Fourteen young-ish artists received a debutante's ball of an opening reception last weekend when

The Future of Fine Art, Emerging Young Artists of New Mexico

was launched at the Gerald Peters Gallery (1101 Paseo de Peralta, 954-5700, through Oct. 29). With more than a dozen artists-mostly under 30-soaking up the wall and floor space with at least as many different ideas about how and what art maybe-oughta-could be, it'd be generous to characterize the exhibition as something of a hodgepodge. Which isn't to say that it's a bad thing at all-mostly it's an almost thing. The artists fit loosely into a few categories, such as those almost ready to be in a gallery exhibition or those almost ready to have a breakthrough that takes them beyond the curse of talent or those almost too good already to be saddled with a survey-style exhibition pinning their work to their youth.

Take Michael Namingha-commanding prime wall space in the entrance to the sprawling gallery's contemporary quarters-already relatively successful, with a family pedigree in art and an obvious eye for both contemporary materials (his works are inkjet prints on canvas) and a crisp, no-nonsense and seductive aesthetic. There's something there, or almost there, but Namingha isn't going to hit his full stride until life hands him the chops to saturate his work with something other than highly capable graphic design. Coming from a grittier underbelly of the world than Namingha, Gerrit Krusemark's work stands out in an oddball triptych dubbed "Robots vs. Humans" for his blend of retro-sci-fi iconography, analogue paintwork, moody, trance color blobs and grad school varnish fetish, with the artist's tutelage under the school of the urban spray can evident but not overwhelming. If we took Namingha's big picture world view, sense of restraint and self-marketing and combined it with Krusemark's comic, gravelly low-pop cavalierism, we'd have something to fear and revere; a kind of unholy child of Warhol and Basquiat all rolled up in one. Not that either of those two needed to be more than they were, but at the end of the day, there are people who dabble around with making stuff and there are people who honestly take themselves seriously as artists-it's a hard job because it's not a day job, it's a calling-and it remains to be seen how much of New Mexico's future, as depicted here, will answer that call and push themselves and their work accordingly.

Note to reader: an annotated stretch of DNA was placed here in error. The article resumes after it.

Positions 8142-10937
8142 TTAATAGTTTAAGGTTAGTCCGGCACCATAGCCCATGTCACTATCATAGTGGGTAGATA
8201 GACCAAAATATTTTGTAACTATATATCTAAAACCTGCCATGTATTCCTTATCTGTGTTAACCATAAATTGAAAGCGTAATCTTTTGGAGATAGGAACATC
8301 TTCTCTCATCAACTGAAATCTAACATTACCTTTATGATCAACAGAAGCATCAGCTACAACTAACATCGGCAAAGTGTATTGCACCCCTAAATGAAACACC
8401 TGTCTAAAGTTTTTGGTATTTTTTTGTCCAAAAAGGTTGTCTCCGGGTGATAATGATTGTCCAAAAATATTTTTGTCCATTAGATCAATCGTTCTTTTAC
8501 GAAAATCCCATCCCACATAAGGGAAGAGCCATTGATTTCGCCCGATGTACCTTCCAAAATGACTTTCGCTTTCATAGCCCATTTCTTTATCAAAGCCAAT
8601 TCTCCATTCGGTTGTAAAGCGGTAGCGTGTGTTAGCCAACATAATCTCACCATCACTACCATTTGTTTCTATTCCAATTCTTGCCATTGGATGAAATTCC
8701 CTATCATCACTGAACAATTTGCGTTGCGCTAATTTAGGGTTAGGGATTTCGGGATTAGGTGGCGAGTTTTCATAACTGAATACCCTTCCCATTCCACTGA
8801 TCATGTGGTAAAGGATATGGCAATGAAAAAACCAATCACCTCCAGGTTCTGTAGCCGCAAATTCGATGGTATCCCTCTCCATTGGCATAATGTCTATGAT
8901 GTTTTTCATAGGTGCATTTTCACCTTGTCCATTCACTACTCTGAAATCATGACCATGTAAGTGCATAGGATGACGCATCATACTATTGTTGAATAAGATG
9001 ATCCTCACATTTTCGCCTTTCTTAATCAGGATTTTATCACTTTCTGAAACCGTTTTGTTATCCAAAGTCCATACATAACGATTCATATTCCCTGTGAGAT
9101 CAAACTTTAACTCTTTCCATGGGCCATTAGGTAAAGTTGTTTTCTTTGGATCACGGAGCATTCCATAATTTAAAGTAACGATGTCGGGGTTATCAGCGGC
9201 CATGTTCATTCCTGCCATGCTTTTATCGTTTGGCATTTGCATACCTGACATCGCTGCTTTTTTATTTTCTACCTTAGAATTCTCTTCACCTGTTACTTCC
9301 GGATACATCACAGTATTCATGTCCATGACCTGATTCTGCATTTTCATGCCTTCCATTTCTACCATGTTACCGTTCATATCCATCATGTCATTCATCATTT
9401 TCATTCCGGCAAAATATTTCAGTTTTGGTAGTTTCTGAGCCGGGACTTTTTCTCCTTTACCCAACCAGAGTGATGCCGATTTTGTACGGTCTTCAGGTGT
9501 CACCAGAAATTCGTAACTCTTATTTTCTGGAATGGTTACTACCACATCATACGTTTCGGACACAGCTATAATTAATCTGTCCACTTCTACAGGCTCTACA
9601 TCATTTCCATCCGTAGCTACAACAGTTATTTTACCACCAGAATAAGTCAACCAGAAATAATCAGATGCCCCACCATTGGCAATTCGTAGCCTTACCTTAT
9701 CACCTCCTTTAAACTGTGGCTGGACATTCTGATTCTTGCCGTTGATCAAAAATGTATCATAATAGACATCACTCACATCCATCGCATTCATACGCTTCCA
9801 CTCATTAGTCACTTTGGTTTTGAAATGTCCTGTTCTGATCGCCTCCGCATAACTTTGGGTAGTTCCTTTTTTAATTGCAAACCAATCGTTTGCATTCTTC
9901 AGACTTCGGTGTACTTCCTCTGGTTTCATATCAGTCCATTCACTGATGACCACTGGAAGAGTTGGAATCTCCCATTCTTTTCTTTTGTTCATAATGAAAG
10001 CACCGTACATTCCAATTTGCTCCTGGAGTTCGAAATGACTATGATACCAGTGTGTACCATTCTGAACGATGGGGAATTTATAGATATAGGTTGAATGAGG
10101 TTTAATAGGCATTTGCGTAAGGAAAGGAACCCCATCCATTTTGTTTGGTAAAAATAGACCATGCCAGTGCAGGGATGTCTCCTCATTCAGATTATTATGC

Even though much of the work is waiting for either a breakdown or a breakthrough, there's plentiful raw talent on tap; Cyrus McCray and Tanmaya Bingham both display an envy-inducing and easy level of draftsmanship that's enough to make you catch your breath in wonder. A steel and cedar bear sculpture, "Tashtego," by James Burnes is an intuitive and fluid conversation between material and sculptor-each line, each curve, each mark a poetry that would make Melville gurgle seawater with briny glee. What fails to attain similar presence appears to be of little concern to co-curator Devin Peters; his goals, as an organizer if not an artist, fall under a bigger vision. He writes in an intro to bios on the artists: "Each artist represents a larger group of artists…despite the diversity of the work, each has a common denominator: a strong love for art and a commitment to carry it into the future." Inasmuch as the city itself has pinned much of its future on art and the young creative culture that will propagate it, Peters has chosen an opportune time to emerge from the shadow of his father's art empire. It could be that he's destined to be part of something new and very exciting in Santa Fe opined the gallery's Special Projects Director Tom Tavelli, "There's a home-grown group of talent here that's under 30 now," he said. "Twenty-five years ago this wouldn't have been possible-I'm a guy who went through Santa Fe High as a kid and I don't remember us being that sophisticated and together. We lacked a view of the large world."


Of course when your world view gets large and interconnected enough you can start to get hung up on improving the way various interrelated systems operate: the dynamics, economics and environmental impact of food production, processing and distribution for example. That's what seems to be on the mind of a bunch of artists who aren't really satisfied with art for art's sake anymore and who, for awhile at least, are playfully harassing the seat of government with an overtly politicized exhibition on all things food-related.

The Food Show

(State Capitol Rotunda, Old Santa Fe Trail and Paseo de Peralta, 986-4589, through Dec. 16), a project of the Santa Fe Council for the Arts, is packed with 3D objects, video projection, a smattering of paintings and an impressive collection of photography, as well as plentiful information about buying local and organic, even when it comes to meats and dairy-a very good idea for people paranoid about things like mad cow disease and avian flu.

But the don't-miss-it feature of the show is Chrissie Orr's giant bread mandala, outdoors, around the less travelled end of the building, it's the kind of thing that must be loved-if for no other reason than to give the grounds staff nervous fits and the birds an orgiastic party-but there are so many other reasons. Starting with the fact that by using simple, natural materials and a widespread traditional-even sacred-form, Orr suggests, not to belittle Gerrit Krusemark, the possibility of a future in which it doesn't necessarily have to be robots vs. humans.